Advice for the Candidates at Tonight’s Prime Time GOP Debate

By Travis Brown Published on August 6, 2015

Here’s my strategy sheet for tonight’s prime-time debate. I will list what each candidate needs To Do, and To Avoid.

Donald Trump

To Do: Show that you’re serious about leading an American economic recovery, using your undoubted business skills.

To Avoid:  Using the divisive rhetoric, which has already won you the “disgruntled” vote. Now it’s time to talk about entrepreneurship, growth and rule of law.

Jeb Bush

To Do: Prove that you understand why so many Republicans are angry and afraid. Hit the Democrats hard, and show that you’re a fighter.

To Avoid: Showing irritation or seeming overconfident. Smile and be yourself. Don’t be shy of your record or your brother’s.

Scott Walker

To Do: Remind people how you fought the toughest opponent in American politics — grabby bureaucrat unions — on behalf of ordinary taxpayers. Let it slip that financial issues forced you to drop out of college and get a job, and you have been working hard ever since.

To Avoid: Going soft on social issues. You have gained powerful credibility with Christian voters, which you don’t want to lose to dark-horse candidates.

Mike Huckabee

To Do: Explain how you want to rebuild the Reagan coalition, attracting blue-collar voters as you did in Arkansas. Remind voters how you fought uphill against an almost all-Democrat Clinton establishment in Arkansas, and left behind a solidly Republican state.

To Avoid: Ringing the populist bell too hard. Right now what you need most is money. You need to attract some larger donors if your candidacy is to catch fire.

Ben Carson

To Do: Go hard after the extremism of Democrats. Encourage viewers to watch the Planned Parenthood videos, and explain how Hillary and the other Democrats are defending an organization founded by racists that targets the poor and sells their bodies for profit. Compare PP’s trafficking to the slave trade.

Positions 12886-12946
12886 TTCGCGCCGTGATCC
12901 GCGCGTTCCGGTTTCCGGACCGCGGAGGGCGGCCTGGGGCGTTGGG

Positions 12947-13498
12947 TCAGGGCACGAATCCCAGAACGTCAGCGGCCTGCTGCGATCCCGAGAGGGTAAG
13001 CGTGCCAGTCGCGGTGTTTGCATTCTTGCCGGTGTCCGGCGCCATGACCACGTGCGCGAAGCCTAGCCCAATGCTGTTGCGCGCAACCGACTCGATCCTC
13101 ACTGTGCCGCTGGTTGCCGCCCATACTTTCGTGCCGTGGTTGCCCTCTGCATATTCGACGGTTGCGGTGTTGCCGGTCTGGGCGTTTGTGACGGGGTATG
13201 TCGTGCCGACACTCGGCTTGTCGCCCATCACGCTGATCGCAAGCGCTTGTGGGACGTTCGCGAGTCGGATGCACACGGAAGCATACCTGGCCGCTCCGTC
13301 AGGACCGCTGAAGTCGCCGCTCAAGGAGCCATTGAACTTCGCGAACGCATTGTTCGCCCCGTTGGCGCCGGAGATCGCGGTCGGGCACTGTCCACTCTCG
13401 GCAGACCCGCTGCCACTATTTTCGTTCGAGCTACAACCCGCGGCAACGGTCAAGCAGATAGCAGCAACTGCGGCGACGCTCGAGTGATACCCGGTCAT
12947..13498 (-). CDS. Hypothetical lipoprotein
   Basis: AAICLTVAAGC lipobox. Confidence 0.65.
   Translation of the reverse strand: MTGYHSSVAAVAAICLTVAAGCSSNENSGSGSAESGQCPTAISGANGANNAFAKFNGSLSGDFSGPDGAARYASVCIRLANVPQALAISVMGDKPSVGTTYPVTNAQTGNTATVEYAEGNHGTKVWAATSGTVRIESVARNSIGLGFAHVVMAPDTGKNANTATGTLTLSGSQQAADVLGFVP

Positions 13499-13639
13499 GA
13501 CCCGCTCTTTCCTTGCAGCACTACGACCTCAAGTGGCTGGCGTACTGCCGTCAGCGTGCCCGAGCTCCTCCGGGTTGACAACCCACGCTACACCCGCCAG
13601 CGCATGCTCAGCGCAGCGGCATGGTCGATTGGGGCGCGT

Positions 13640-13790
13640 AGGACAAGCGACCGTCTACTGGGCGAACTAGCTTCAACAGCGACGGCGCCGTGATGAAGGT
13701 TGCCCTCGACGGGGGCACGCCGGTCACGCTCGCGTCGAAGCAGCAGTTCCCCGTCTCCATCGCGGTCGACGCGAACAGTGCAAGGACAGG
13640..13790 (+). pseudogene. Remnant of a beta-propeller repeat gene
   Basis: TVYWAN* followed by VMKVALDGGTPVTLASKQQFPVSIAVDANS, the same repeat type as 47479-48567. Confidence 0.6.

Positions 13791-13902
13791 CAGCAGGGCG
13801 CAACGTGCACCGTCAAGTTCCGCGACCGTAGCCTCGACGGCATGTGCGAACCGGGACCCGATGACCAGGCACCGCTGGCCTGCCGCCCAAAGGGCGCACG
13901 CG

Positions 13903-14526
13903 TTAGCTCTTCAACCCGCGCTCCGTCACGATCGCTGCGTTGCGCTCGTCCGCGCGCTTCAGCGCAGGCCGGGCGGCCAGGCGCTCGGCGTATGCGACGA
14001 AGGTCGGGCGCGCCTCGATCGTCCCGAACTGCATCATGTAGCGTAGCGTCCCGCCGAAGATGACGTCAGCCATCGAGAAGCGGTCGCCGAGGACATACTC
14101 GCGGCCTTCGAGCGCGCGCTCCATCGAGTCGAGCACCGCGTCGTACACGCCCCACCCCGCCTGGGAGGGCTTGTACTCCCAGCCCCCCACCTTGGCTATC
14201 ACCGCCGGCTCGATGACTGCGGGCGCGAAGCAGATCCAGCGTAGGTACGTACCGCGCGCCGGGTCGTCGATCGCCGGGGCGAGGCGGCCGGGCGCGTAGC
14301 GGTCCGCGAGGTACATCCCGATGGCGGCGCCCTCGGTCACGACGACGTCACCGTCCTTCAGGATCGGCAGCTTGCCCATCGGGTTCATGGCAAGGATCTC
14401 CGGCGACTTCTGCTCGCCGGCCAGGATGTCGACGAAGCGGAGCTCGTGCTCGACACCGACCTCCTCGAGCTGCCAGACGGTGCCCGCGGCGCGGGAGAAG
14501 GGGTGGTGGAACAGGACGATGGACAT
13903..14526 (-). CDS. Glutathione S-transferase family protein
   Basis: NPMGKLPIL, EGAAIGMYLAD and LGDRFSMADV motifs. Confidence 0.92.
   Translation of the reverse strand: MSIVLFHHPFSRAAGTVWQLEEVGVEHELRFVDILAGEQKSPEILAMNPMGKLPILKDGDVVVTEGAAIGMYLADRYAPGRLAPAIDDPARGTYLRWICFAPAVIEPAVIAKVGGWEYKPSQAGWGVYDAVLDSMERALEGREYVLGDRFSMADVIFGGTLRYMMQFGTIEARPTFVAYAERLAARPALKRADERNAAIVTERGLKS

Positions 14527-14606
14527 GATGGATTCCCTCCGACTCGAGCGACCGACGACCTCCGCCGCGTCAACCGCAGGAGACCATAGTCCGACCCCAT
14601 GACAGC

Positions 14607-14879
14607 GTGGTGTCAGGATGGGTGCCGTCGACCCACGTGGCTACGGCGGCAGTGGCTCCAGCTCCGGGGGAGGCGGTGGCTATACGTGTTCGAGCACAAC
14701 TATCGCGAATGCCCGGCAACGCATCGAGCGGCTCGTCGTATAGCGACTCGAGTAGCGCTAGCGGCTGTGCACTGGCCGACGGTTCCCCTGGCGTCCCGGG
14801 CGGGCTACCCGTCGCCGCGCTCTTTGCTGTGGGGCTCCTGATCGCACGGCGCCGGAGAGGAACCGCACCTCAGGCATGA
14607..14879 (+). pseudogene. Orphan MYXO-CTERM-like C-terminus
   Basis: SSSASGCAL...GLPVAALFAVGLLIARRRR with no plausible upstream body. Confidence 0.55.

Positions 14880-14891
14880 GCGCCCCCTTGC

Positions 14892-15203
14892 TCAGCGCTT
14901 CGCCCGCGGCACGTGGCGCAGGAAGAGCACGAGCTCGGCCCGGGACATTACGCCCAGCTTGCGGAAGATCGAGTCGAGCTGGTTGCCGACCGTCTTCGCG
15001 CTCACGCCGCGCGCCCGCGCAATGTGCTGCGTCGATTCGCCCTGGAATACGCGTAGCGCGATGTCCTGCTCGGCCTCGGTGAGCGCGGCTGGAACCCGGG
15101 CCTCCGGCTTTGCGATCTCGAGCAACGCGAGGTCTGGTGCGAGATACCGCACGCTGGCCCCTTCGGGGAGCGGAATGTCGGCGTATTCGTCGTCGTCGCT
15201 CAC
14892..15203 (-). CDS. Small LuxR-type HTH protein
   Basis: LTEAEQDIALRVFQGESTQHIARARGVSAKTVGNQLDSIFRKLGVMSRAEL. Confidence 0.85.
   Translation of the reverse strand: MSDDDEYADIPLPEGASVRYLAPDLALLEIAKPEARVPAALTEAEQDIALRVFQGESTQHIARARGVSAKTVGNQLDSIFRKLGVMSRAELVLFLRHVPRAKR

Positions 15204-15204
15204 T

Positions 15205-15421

To Avoid: Attacking other Republicans. You’re probably really running for Vice President, and you might get that slot. Don’t burn any bridges needlessly.

Ted Cruz

To Do: Be warm and good-humored. We know that you can be tough when needed. We need to know if we like you. But hit the Democrats hard at least once for threatening religious liberty at home, and Israel’s very existence.

To Avoid: Tripping your rivals up on debating points. That will be tempting, since you’re a world-class debate champion, but you don’t want to look like a bully.

Marco Rubio

To Do: Establish that you are tough on illegal immigration and welfare abuse. Voters still aren’t over your “Gang of Eight” misadventure.

To Avoid: Being aw-shucks and overly amiable. Don’t forget that your youthful good looks can lead people subliminally to think “He’s just not ready. Maybe next time.”

Rand Paul

To Do: Remind people that Reagan won by crossing political, class, and ethnic lines, appealing to our common American love of liberty and hope for opportunity. Hit crony capitalism hard.

To Avoid: Pandering to hawks on foreign policy. You’ll never get the primary votes of people whose first concern is Iran or Vladimir Putin. You have pivoted plenty on those issues. Your libertarian base is getting worried.

Chris Christie

To Do: Go ahead and be funny. Rip on Hillary Clinton as an icy control freak with serious legal problems she’s trying to hide. Remind people that you’ve been a solidly pro-life, fiscally conservative governor in a deep-blue Northeastern state.

To Avoid: Attacking your fellow Republicans. As a blunt big-city leader from the NYC area, you’re already sharper-edged than most of your competitors. A little self-deprecating humor could help here.

John Kasich

To Do: Establish your solid record as a very successful governor in a swing state that the Republicans MUST win in 2016. Tick off the boxes on social and economic issues, for the sake of the people who don’t know who you are.

To Avoid: Sounding like a boring policy wonk, or any other kind of wonk. This is your moment to shine; unless you break out tonight, you might not be in the next debate.

Print Friendly
Comments ()
The Stream encourages comments, whether in agreement with the article or not. However, comments that violate our commenting rules or terms of use will be removed. Any commenter who repeatedly violates these rules and terms of use will be blocked from commenting. Comments on The Stream are hosted by Disqus, with logins available through Disqus, Facebook, Twitter or G+ accounts. You must log in to comment. Please flag any comments you see breaking the rules. More detail is available here.
Inspiration
Beyond Resurrection
Dudley Hall
More from The Stream
Connect with Us